An Update on Beatrice & on Us


How’s B doing?

A few weeks ago our 1 and a half year old, Beatrice, caught a stomach bug and threw up all night and the next day. The following day she had four seizures in about 20 hours.

After the third seizure Betony and I found ourselves driving to the Children’s Hospital emergency room at 4am. We watched an incredible moon-setting and sunrise on our drive. I remember humming a hymn and Betony praying. I’m sure we were quite sleep deprived as we cried and felt so much fear for B.

They let us know at Children’s that this was actually normal; that when a child is coming out of a stomach virus it can cause a seizure or cluster of seizures to occur. We’d never heard that.

beatrice eeg

Since then the CT-SCAN, EEG, and EKG have all come back normal. We are watching to see if B has these continued problems after stomach bugs or it also could be linked to her getting really upset and holding her breath.

The important thing- she’s doing great and feeling better.

We are so relieved.


How We are Doing 

This medical emergency actual came at the end of a really difficult month for the Coons family. While readying everything for Easter (I’m a church worship director) we found out two big things: the pastor I work for was leaving so my job’s future was uncertain and we were pregnant with our 4th child. In the midst of this uncertainly and these hard discussions is when B had her seizures.

So everything has somewhat come to a halt for us. All our energies have gone towards these big things: Making sure Beatrice is okay, coming to grips with a new future and processing having a fourth little one, and vocational questions. (Another good update: it looks like I’m remaining at St. Andrew, continuing the work of the church service we’ve started but also getting involved in other areas too!)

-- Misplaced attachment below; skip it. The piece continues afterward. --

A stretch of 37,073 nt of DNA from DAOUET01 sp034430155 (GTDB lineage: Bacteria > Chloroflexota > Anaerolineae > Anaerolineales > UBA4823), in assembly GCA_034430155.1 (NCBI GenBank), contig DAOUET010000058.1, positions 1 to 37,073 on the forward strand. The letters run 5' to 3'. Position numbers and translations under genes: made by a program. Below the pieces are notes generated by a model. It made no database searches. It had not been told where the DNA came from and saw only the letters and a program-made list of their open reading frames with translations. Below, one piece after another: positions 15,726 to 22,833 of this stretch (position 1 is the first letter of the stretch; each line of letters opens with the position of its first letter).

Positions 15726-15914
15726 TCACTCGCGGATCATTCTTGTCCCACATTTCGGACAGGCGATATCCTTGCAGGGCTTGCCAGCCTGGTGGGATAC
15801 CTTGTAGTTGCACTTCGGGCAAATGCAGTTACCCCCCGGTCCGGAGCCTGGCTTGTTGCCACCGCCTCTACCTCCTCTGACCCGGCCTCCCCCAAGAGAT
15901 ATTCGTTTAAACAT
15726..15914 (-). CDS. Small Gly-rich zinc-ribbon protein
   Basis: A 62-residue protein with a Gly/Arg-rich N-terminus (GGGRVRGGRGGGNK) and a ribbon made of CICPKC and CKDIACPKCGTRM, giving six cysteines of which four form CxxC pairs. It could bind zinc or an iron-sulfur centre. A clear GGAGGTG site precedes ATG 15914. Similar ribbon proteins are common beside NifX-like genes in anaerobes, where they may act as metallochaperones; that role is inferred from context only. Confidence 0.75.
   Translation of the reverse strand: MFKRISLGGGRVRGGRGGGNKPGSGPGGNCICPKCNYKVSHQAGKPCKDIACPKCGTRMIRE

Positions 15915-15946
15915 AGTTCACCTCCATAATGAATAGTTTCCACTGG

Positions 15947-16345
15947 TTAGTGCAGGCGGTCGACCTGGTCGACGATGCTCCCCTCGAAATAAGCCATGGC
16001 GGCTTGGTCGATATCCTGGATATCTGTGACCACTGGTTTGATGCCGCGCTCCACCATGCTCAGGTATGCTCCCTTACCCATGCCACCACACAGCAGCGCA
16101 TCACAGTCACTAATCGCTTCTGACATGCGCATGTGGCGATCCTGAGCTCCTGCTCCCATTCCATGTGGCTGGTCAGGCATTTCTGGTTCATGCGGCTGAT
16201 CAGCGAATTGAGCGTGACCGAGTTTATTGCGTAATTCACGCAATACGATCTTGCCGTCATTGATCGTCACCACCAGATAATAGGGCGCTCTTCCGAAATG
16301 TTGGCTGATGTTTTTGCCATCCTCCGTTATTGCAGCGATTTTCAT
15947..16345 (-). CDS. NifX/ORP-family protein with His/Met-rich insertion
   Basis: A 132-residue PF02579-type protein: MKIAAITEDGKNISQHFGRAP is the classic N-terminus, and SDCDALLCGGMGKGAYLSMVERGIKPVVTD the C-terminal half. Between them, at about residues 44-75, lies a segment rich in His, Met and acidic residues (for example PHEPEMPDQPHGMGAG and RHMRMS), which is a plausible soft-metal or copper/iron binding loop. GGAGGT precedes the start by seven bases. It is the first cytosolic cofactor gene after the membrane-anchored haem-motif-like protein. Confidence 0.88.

When this year started we decided we were going to choose a theme each month and let that guide our exploration of belief, the subject of our next music & art project for Giants & Pilgrims.

This month’s theme we’ve chosen? Re-awaken. After so much to process, figure out, and re-imagine, we are simply letting ourselves re-awaken to dreaming the new future. It feels a little like we’re just about to leave a holding pattern.

We are taking our time and I, personally, am beginning to feel those great warmths of hope and optimism.

An ending note: We’re SO thankful for all of your prayers and well-wishes and calls and encouragements and Facebook comments during this time! The care and concern for Beatrice and the Coons family was so tangible. It was humbling.

Thank you.

Here’s to this May being about “re-awakening”.

Naming Our Children

One of my favorite things to ask new parents is why or how they chose their child’s name. I love hearing those stories. Speaking a name over our children has been something Betony and I have taken very seriously (and with some fear, too) and I’m always excited to share with friends and family how our girls’ names came to be. I feel like it not only tells the roots of their story, but so much of ours as well.

(Alongside asking why we give our children their names it’s good to also ask what meaning do you find in your own name? Why were your parents drawn to it? Is there someone’s legacy you are embodying? A biblical story? A piece of nature that holds a memory? It’s good to ask our parents such questions.)